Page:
SOMM 90th Anniversary The Journey Ahead Unabridged

October 2017 Blog

By Rebecca Hiraoka and Kathy Mastroianni, RScP

As we wrap up our commemoration of the Guide for Spiritual Living: Science of Mind magazine’s 90th anniversary, we explore new pathways of this teaching throughout the Religious Science movement. These powerful world ministries (and so many others) are forming the future of this organization and the next annals of the Science of Mind Library & Archives Foundation.

Due to space limitation in the printed magazine and an abundance of enthusiastic responses for information from the various ministries, the Science of Mind Archives is hosting the full, unabridged/unedited versions of all these articles–including a few new ones! There are a series of six blog articles, one on each of the following ministries: Interfaith & Multicultural, Social Justice, Emerging Leaders, Diversity, Global, and Seniors.

Be inspired! If you read about a ministry that you would like to learn about or could possibly work for your Center–reach out. Contact them. Let’s share these Creative Ideas with each other to truly reveal a World That Works for Everyone–Now.





The Oneness of Interfaith & Multicultural Ministries
Mile Hi Church
Lakewood, Colorado
Senior Minister:  Reverend Dr. Roger Teel
Associate Minister and Interfaith/Multicultural (I AM) Minister: Reverend Shannon O’Hurley

I believe that the New Thought movement has had a need for multi-faith engagement and bridge-building between the faiths for a very long time. Interfaith/Multicultural work deepens us in our own faith and understanding of the world.

When we can celebrate the great faith paths and world religions, we learn from their ancient wisdom. This grows us in our own spirituality and our compassion for others. And our experience of Oneness is elevated to a whole new level.

Our Vision

A world that peacefully honors and embraces all people and spiritual paths.

Our Mission

We raise conscious awareness by creating conversations and facilitating understanding across religious and cultural traditions through education, outreach, multicultural events and service opportunities.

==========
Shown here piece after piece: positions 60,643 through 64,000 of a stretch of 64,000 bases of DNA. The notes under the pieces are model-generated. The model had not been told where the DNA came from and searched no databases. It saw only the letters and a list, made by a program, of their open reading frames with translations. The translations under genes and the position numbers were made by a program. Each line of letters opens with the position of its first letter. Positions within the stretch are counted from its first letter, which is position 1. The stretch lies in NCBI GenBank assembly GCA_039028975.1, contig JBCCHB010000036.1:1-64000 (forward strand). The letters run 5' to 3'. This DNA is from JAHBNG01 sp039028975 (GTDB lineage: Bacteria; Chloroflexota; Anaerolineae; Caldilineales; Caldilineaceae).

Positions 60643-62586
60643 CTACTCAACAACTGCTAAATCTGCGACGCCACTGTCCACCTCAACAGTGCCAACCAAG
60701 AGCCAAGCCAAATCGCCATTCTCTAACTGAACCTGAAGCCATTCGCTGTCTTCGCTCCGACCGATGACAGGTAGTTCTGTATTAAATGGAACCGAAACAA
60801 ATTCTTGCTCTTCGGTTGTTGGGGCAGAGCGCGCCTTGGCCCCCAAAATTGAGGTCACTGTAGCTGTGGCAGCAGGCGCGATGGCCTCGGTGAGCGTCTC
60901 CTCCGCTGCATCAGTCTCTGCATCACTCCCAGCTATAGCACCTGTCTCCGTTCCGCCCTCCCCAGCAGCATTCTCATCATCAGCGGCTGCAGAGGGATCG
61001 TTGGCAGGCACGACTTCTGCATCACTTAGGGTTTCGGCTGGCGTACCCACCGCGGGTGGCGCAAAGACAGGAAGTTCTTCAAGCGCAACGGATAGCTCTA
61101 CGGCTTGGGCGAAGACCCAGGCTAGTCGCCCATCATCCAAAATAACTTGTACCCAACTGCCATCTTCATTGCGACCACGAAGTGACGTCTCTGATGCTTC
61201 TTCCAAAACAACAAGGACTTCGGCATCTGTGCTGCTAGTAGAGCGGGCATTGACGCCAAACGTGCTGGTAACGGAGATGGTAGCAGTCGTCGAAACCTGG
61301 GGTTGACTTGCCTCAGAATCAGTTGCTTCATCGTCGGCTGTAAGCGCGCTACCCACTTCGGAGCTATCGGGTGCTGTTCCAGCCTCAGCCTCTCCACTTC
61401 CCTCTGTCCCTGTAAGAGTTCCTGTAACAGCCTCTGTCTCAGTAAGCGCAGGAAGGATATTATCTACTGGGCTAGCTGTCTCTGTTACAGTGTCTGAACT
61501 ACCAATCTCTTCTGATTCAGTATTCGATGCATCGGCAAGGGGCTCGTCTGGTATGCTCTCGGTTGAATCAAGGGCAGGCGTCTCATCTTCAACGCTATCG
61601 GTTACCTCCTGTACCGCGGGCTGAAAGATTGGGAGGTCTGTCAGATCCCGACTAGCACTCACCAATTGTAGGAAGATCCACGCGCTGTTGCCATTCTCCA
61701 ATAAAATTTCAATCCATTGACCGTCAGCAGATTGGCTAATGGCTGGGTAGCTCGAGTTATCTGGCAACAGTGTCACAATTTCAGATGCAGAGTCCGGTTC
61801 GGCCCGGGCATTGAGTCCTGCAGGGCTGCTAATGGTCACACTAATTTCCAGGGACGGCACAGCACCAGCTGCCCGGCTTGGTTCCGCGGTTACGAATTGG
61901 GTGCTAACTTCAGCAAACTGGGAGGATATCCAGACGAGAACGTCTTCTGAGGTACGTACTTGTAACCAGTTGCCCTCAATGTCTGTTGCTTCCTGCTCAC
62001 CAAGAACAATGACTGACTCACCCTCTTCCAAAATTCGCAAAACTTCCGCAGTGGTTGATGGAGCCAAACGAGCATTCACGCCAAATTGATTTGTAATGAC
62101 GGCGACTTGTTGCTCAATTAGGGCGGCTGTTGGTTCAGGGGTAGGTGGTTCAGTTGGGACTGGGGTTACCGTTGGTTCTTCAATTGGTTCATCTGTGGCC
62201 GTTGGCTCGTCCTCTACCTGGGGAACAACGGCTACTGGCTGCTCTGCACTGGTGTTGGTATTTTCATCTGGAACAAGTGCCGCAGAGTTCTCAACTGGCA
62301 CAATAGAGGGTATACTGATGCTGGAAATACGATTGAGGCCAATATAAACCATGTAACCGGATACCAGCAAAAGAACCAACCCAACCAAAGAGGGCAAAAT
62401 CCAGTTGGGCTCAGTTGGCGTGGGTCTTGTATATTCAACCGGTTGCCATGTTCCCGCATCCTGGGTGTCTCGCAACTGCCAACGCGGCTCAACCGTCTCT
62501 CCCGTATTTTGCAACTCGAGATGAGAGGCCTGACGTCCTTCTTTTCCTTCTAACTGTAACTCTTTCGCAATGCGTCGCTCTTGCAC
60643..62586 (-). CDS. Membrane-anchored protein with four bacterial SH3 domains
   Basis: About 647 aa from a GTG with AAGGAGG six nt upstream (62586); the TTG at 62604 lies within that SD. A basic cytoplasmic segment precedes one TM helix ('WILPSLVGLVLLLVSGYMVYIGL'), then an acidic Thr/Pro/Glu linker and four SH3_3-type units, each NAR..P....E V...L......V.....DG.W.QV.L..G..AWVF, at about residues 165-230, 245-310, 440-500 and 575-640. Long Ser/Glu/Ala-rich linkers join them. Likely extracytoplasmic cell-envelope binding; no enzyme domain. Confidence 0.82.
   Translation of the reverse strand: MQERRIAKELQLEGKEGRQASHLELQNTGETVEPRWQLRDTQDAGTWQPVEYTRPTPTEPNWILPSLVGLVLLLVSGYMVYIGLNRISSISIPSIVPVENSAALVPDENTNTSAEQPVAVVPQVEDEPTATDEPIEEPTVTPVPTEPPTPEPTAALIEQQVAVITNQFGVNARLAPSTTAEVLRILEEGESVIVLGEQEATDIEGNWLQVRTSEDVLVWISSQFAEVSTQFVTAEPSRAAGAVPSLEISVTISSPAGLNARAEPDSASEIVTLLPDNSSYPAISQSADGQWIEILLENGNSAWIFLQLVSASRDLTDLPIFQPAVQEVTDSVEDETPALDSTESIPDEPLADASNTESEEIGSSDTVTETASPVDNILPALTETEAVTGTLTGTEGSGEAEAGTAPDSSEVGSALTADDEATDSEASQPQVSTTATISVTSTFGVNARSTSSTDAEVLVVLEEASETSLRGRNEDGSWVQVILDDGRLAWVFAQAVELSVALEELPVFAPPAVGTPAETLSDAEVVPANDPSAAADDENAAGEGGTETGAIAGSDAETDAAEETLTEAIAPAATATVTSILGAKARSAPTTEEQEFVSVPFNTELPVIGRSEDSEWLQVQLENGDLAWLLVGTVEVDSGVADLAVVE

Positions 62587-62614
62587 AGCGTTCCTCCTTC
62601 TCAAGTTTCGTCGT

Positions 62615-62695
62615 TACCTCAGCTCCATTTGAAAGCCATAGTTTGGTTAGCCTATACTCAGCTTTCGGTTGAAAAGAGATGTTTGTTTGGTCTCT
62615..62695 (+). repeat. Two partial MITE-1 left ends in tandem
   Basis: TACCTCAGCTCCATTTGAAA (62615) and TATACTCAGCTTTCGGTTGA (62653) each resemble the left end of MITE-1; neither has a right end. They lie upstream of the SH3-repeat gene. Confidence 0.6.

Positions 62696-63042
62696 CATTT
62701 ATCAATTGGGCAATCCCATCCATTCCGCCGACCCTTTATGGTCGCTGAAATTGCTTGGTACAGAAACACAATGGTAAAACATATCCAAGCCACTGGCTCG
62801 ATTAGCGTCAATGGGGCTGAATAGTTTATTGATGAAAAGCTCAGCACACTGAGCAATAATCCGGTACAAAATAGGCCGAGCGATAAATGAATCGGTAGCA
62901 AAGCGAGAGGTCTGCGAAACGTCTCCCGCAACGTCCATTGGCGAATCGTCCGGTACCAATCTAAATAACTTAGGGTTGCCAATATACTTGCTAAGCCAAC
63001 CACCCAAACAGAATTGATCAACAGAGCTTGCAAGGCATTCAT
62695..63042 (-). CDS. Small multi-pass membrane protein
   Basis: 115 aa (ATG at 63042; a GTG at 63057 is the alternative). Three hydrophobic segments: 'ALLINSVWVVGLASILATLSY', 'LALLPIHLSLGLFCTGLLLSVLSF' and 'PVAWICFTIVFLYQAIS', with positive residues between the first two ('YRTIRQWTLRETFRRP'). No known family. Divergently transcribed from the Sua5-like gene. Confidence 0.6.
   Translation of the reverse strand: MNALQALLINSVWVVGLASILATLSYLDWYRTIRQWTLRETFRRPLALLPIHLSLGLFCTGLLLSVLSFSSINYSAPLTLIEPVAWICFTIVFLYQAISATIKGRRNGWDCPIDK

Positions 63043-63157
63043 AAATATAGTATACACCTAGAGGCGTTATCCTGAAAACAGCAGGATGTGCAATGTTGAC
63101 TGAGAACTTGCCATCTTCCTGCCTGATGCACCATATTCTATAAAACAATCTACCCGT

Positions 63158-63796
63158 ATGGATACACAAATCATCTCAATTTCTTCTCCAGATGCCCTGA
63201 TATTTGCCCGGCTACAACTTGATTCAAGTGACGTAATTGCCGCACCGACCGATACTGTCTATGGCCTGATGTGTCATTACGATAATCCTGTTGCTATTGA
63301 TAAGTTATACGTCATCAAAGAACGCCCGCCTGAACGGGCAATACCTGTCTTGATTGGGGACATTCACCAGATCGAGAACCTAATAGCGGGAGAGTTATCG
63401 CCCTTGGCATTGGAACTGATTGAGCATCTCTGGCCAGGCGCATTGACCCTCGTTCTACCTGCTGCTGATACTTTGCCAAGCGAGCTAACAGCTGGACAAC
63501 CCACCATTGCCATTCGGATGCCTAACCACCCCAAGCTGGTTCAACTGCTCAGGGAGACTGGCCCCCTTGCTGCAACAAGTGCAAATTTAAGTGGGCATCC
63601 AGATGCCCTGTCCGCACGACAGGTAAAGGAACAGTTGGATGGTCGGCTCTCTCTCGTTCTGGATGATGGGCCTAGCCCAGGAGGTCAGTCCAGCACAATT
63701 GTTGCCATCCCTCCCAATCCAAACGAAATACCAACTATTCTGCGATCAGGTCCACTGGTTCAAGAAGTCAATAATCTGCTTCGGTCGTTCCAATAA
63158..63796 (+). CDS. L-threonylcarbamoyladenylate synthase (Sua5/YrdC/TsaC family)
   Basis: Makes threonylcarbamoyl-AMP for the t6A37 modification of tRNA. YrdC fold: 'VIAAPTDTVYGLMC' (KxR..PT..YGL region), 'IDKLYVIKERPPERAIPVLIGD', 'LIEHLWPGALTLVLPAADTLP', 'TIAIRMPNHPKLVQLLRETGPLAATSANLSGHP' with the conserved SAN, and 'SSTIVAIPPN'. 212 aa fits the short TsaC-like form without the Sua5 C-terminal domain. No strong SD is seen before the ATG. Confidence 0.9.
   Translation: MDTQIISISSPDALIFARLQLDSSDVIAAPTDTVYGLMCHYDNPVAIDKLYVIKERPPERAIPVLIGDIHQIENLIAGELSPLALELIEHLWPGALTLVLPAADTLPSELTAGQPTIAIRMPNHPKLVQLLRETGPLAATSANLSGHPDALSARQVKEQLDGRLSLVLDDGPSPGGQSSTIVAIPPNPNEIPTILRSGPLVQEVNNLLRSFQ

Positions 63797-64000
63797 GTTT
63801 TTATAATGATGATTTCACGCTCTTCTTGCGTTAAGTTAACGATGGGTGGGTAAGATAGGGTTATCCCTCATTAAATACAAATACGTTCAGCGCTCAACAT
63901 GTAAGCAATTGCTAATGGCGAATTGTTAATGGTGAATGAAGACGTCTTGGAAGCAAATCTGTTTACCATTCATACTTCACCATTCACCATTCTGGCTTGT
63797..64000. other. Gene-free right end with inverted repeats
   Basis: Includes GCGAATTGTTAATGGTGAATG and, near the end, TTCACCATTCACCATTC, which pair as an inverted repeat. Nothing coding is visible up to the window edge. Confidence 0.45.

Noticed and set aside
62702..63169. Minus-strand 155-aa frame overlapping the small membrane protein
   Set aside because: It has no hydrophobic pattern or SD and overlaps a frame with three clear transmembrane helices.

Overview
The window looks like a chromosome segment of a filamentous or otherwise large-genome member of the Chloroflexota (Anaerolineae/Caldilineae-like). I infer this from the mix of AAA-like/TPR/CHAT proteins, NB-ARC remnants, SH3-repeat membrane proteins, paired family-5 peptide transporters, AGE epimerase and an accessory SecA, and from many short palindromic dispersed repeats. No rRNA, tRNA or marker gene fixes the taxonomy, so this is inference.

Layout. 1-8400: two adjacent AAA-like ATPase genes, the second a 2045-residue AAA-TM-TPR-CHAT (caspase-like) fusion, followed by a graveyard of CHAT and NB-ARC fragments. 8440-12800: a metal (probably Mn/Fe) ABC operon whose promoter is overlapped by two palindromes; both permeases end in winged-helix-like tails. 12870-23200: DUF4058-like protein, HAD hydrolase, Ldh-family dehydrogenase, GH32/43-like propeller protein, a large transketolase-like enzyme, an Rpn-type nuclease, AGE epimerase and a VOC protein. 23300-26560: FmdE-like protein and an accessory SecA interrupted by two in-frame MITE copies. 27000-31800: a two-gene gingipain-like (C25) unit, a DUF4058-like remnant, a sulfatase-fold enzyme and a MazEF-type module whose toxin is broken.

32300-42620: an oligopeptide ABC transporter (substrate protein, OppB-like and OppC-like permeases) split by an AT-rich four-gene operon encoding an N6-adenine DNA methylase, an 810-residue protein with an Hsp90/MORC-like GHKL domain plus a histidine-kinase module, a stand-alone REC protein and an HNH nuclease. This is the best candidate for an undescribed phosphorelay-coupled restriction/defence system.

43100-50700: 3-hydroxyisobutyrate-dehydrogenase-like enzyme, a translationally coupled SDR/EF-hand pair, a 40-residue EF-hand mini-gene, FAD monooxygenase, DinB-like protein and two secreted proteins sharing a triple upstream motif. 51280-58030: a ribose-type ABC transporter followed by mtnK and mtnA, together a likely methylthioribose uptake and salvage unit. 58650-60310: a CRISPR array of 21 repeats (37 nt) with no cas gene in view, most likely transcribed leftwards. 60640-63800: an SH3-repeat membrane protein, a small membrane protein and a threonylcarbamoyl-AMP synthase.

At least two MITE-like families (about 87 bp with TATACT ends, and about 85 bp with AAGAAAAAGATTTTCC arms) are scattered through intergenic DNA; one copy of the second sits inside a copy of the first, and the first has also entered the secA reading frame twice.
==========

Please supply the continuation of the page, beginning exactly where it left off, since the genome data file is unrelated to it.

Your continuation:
I have learned that Interfaith/Multicultural work and Interreligious dialogue is often the precursor to what I like to call “Spirit-led social action.” There is so much going on in the world right now. And in order to create a world that works for everyone, a big part of this is engaging in dedicated, rigorous Interfaith and multi-cultural education in order to create a solid bridge of respect and deep reverence for one another.

Each Center has its own unique needs. I encourage visioning and a clear awareness of what those needs are. While I have a model that I have found works for Mile Hi Church, that may not be the same for other centers. I encourage folks to check out our I AM (Interfaith And Multicultural) services on our website, and see if it resonates.

In addition to our Interfaith services we also do many “field trips” to other houses of worship. We have gone to Friday prayers at an Islamic Temple, to services at our local Gurdwara (Sikh temple), we have visited a Self-Realization fellowship temple and so many more. I have found that education as well as a visceral experience of another tradition are key.

Even the most well-meaning among us, can inadvertently and often unconsciously create an “us and them” mentality.  Through Interfaith/Multicultural work, we eliminate the “Other.” Thus, we step into the Universal Principle of Oneness in an even greater, lasting and profound way.

I believe that as we evolve as members of this One human family, our Movement is also evolving. I see the natural evolution of New Thought moving into a place of great service to others and the world. This is where we put Love to our feet. The great Rabbi Abraham Joshua Heschel once said, “When I marched in Selma, my feet were praying.”

This is that. It’s our turn.

We must now take this beautiful teaching of Oneness and be the voice for those who do not have a seat at the table. We must take a stand for human dignity for all. And this starts with humbly opening our hearts fully to the “Other.” Ernest Holmes said, “Oneness is not sameness.” We have a great opportunity to honor our Oneness and celebrate the glorious differences of our sisters and brothers.

I believe this is what it means to walk the Spirit-led life, to be truly open at the top and to be a person of faith.